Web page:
Scottish ambient rockers Penguins Kill Polar Bears return with their debut album 'Building Homes From Broken Bones'. It's been a while since their last EP - 'Sapling' - and in that time, they've had a line-up change and honed their sound which lies somewhere in-between Aereogramme and Explosions In The Sky - beautiful rocking post-rock. Fraser Sanaghan from the band took some time out to talk to Contactmusic...
It's been over three years since your last release (Sapling EP), how come it took so long for you guys to return?
We made a conscious decision after the last release that we wanted to make an album and that we'd do it our own way and take as long as we needed to get something that we were happy with. We decided we weren't going to release something just for the sake of keeping things ticking over and making sure people kept an interest in the band, the album had to be the priority and we were going to focus all our efforts on it. Having said that, it probably could have been released quicker. Money has been a big factor, we've paid for this album ourselves and we lost our bass player too so having Gregor come in to the band has felt a little like starting from scratch, in a good way of course.
How is your new album 'Building Homes From Broken Bones' different from your previous work?
In all seriousness, it's different in the sense that it is a proper long playing album. When we wrote it there was a definite focus on the album overall, making a bunch of songs that were going to fit together and sound a certain way over the course of 50 minutes (or however long it ended up being), we had to put ourselves in the mind set to do that. Previous releases have been more along the lines of "these are all the songs we have written to date, lets get them recorded and get them out there!"
What do you hope to achieve with this new album?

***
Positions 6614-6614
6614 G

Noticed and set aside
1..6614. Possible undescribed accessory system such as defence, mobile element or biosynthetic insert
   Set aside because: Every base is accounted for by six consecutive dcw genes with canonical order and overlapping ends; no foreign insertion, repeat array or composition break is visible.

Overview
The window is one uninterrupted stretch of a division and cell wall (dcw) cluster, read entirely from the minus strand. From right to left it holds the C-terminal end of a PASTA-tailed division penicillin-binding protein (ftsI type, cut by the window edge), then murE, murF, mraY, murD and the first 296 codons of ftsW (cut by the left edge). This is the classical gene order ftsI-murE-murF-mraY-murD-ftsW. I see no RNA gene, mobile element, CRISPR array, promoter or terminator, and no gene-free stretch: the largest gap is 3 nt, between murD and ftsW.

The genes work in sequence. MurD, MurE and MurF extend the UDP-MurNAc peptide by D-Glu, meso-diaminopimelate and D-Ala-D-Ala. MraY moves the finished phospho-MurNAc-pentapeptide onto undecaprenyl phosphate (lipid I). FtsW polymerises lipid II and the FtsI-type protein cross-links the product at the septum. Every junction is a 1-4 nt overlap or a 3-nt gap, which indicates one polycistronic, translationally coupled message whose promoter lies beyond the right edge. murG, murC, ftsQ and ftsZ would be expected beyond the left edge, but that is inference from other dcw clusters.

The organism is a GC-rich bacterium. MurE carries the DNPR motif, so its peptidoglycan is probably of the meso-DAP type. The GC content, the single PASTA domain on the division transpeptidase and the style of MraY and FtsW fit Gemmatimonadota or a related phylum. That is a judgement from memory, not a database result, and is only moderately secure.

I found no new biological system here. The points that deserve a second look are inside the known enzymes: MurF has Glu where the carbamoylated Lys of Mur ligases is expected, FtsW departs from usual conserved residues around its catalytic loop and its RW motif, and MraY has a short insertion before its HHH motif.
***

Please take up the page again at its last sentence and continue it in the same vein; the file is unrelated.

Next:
Ultimately we just wanted to create a body of work that we are proud of, something that challenged us and we feel we have done that. We wanted to step up from previous releases in terms of songwriting and we hope we've done that as well. Obviously we hope that it gets heard as far and wide as possible, people get into it and the fan base expands and we make a bit of money back so we can do another release.
Will you guys be touring - what can we expect from PKPB live?
We are definitely planning to tour, we're in the process of booking dates in the UK so they should be announced soon. Playing live is a very different thing for us and we're sure any other artist would agree. It's not a just case of turning up and reciting the songs that you've recorded, there has to be an energy there and we feel people watching should leave having felt something, that's what we aim for. And we like to be loud too.
Can you explain the name?
Of the album? I think we'd like to leave that up to the listener to make their own interpretation. The album name came last, all songs were written and titles decided and Building Homes from Broken Bones was something that we felt encompassed the ideas that are going on throughout the record.
What are your favourite bands at the moment and why?
Between the four of us we listen to a lot of stuff. Some of it has an influence on the way we write, others not so much. We're all into Manchester Orchestra in a big way and we're really excited for their new album. There's a great band called Campfires in Winter who are going to be playing at our album launch, we're looking forward to playing with them. That new St Vincent album is great too, she's so innovative, both as a guitarist and a songwriter.
What's the Scottish scene like right now and compared to the current Scottish scene, how do you guys stand out?
We've never really felt in tune with the Scottish music scene to be honest. There's bands we've had the pleasure to play with and become good friends with and that's really cool. Bands bonding and helping each other out is more important to us than being part of a scene, as long as we're playing and making music, we're happy with that. We've no intention of standing out, we're not interested in breaking new ground in music, we'd rather just make good music.
What are your plans after the album?
Playing as many shows as possible. We'd like to get out there on the road and make people aware that this record exists. Basements, festivals, we're open to anything, anywhere. We'll see how things go later in the year but it'd be good to start working on something new as well.
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